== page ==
The Department of Health and Social Care (DHSC) “was completely and utterly overwhelmed” in handling the coronavirus pandemic, former government advisor Dominic Cummings has claimed.
Cummings, former advisor to the UK prime minister Boris Johnson, told Parliament’s Science and Technology Committee the procurement system DHSC was operating under was “completely hopeless”.
In an evidence session examining the government’s response to the pandemic, Cummings said he had branded health procurement a “smoking ruin” because while there were lots of great people within the department, “there wasn't any system set up to deal with proper emergency procurement”.
“On the day the prime minister tested positive [for Covid-19], we were told by officials that the Department of Health had been turning down ventilators because the price had been marked up. It completely beggars belief that that sort of thing was happening,” he claimed.
Cummings also relayed an example of PPE being shipped by sea from China to the UK, rather than flown by air. “We ship it because that’s what we always do,” Cummings said he was told.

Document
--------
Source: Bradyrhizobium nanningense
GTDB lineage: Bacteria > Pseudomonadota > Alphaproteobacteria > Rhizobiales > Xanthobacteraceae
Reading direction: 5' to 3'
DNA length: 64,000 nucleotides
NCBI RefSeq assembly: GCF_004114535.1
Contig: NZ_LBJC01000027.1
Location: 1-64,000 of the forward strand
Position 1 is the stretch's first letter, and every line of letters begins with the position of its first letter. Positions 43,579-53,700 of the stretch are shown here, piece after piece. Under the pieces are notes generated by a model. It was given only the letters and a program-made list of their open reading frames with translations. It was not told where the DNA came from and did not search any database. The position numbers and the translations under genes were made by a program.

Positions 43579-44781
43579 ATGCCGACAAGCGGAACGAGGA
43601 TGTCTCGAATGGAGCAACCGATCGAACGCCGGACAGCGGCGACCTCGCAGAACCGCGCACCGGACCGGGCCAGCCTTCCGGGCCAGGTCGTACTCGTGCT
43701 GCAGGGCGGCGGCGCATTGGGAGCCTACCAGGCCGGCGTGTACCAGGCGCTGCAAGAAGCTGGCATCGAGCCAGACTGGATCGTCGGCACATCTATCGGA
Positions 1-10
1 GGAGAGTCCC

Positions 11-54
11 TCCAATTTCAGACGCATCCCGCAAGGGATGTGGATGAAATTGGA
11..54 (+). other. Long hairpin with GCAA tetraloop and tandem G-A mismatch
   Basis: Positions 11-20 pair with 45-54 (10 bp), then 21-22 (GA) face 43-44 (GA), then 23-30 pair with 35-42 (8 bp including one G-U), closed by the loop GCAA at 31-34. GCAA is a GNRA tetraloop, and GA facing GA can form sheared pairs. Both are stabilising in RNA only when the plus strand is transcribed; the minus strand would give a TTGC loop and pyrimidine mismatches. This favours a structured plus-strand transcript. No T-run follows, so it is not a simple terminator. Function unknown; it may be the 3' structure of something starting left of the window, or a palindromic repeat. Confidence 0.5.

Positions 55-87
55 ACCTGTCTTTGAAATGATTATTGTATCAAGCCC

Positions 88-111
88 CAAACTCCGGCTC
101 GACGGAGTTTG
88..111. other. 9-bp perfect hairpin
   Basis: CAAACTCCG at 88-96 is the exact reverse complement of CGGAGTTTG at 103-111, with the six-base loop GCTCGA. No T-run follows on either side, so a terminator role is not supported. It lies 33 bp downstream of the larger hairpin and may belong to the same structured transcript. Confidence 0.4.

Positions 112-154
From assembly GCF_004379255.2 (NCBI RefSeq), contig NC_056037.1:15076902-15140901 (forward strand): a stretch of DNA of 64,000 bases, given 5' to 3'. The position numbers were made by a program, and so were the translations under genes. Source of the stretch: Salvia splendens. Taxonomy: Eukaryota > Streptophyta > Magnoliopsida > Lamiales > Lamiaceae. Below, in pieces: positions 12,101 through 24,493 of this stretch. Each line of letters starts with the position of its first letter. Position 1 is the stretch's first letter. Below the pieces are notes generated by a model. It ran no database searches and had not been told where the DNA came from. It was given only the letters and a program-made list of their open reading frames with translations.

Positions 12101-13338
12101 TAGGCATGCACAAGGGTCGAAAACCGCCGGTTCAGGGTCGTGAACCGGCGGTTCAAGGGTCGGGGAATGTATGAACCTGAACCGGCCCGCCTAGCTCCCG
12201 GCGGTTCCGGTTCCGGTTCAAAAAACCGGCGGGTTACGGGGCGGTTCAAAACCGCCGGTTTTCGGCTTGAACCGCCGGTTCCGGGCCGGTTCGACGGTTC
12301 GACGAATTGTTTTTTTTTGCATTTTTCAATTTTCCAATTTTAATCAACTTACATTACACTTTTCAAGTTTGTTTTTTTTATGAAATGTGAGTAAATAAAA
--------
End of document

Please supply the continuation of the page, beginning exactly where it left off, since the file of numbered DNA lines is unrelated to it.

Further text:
“The whole system was like wading through treacle on all of these sorts of things. There wasn’t an emergency fast track process for people to deal with these kinds of things,” he added.
Cummings claimed as a result cabinet secretary Mark Sedwill had said the office must “divvy up the secretary of state’s [Matt Hancock’s] job” because “it was clear the department was just completely and utterly overwhelmed”.
“Brilliant people” at relatively junior and middle levels had been “terribly let down” by the senior leadership, Cummings said.
“I think the secretary of state for health should have been fired for at least 15 or 20 things including lying to everybody on multiple occasions, in meeting after meeting, in the cabinet room and publicly,” Cummings alleged.
Cummings accused Hancock of blaming shortages of PPE in hospitals at the beginning of the pandemic on NHS boss Simon Stevens and chancellor Rishi Sunak for “blocking approvals”.
But after investigating Hancock's claims Sedwill told Cummings they were “completely untrue” and he had “lost confidence in the secretary of state’s honesty”, according to Cummings.
The DHSC has been approached for comment.
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